It would be hard to be a woman and not feel instantly drawn to this slim collection of short stories based on the title and cover alone; they speak to an inherent viscerality, one familiar to all women: how grounded we are in our bodies, how aware we must be as we move through the world. And that’s just what can be felt before opening the book. Between its covers, we find ourselves inside a gorgeously warped reflection of the world in which we actually live. It’s recognizable as our own, but everything is a little more lurid, a little more queer, a little more violent, a little more magical than what we’re used to. Each story is linked by the often ecstatic, sometimes terrifying, and almost always absurd glory of living in the female body. There’s blood and sex (so much sex) and pain and humor and joy and fury; there’s always a hint (sometimes more than merely that) of the surreal. But through it all persists the question of what it means to be a woman in a world that doesn’t know what to do with us in all our complexities, a world that would often find it easier if we disappeared. But instead of hiding either the ugliness or the beauty of our humanity, Carmen Maria Machado puts it on full display, so we can revel in all its devastating wonders.
Photo courtesy of Tin House Books.
The Glass Eye, Jeannie Venasco (available now)
This powerful, haunting memoir starts off with one of the more compelling first sentences I’ve read in some time: “The night before he died, I promised my dad I would write a book for him.” From there, Vanasco takes readers along on her struggle to properly pay homage to her father, but also to better understand who this man—her personal hero, bestower of boundless love upon her—actually was. It’s a journey that takes Vanasco into the dark depths of her family history, as well as her own psyche, and it shows in an incredibly intimate methods we use to cope with loss, disappointment, and grief, and how we can try and make our way out of the darkness and into a place of recovery.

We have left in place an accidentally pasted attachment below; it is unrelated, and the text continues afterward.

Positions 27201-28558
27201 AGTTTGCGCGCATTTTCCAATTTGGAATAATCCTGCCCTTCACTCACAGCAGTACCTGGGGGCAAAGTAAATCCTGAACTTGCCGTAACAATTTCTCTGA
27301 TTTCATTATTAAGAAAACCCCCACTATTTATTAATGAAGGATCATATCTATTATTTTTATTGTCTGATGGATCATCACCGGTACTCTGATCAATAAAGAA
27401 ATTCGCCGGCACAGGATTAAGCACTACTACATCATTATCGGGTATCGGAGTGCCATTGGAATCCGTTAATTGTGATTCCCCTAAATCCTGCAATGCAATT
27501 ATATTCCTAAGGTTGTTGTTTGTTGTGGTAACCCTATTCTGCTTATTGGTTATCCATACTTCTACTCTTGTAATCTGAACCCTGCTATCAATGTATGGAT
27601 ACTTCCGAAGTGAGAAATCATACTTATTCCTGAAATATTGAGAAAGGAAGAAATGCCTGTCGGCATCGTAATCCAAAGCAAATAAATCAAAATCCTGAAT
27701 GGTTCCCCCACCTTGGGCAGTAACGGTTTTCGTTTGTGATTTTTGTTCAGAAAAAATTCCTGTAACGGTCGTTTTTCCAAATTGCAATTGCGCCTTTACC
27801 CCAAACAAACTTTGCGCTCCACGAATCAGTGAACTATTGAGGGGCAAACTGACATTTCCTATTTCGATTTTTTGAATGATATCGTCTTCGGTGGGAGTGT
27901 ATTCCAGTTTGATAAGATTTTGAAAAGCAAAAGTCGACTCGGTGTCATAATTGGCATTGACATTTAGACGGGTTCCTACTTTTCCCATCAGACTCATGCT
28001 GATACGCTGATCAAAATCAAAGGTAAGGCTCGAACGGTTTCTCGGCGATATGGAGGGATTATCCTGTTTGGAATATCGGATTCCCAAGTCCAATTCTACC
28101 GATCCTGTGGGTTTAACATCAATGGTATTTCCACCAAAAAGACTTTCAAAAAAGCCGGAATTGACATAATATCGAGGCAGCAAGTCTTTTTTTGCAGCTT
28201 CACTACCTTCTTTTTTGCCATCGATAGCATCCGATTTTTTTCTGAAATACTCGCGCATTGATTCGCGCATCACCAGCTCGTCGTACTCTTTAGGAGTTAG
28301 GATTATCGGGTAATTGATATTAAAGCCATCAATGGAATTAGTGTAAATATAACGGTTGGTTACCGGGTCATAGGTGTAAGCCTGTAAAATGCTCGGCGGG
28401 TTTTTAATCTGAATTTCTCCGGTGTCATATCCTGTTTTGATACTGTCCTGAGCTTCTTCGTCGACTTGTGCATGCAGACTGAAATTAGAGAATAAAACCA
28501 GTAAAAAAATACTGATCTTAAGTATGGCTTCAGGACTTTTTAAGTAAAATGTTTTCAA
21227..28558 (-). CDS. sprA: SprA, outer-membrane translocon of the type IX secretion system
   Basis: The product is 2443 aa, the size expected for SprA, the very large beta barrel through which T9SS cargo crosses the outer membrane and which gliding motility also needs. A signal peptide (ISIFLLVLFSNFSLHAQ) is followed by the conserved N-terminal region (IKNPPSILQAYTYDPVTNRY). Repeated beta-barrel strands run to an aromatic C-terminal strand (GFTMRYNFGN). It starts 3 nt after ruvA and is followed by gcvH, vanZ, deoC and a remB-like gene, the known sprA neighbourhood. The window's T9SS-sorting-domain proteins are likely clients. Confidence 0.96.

Photo courtesy of Harper.
The Letters of Sylvia Plath, Sylvia Plath (available October 17)
For all you fans of Plath (that’s... all of us, right?), this book will feel like a real gift, as it comprises all the correspondence Plath engaged in, from her days as a young woman at Smith College to her time as a summer intern at Mademoiselle (an experience from which she drew heavily for The Bell Jar) to the beginnings of her relationship with Ted Hughes. A good deal of the material in this book has never before been published, making this the ideal read for a Plath completist.
Photo courtesy of Viking.
Vacationland: True Stories from Painful Beaches, John Hodgman (available October 24)
Remember summer? Doesn’t it feel like it was a million years ago? Allow yourself to return, in a way, to it with this insightful, often-hilarious collection by the ever-intelligent Hodgman, who takes readers on a journey, through the hills of western Massachusetts and the rocky shores of Maine, as he ponders his life as a middle-aged man, and what it is to be past the point in your life when you can actually think the best years are still ahead. Does this sound a little depressing? It’s really not! It’s also full of fun, strange mini-histories, like why mustaches have an evolutionary purpose. But it’s more than just a funny book, it’s also a meditation on life and purpose and our place in the world. What more could you want, really?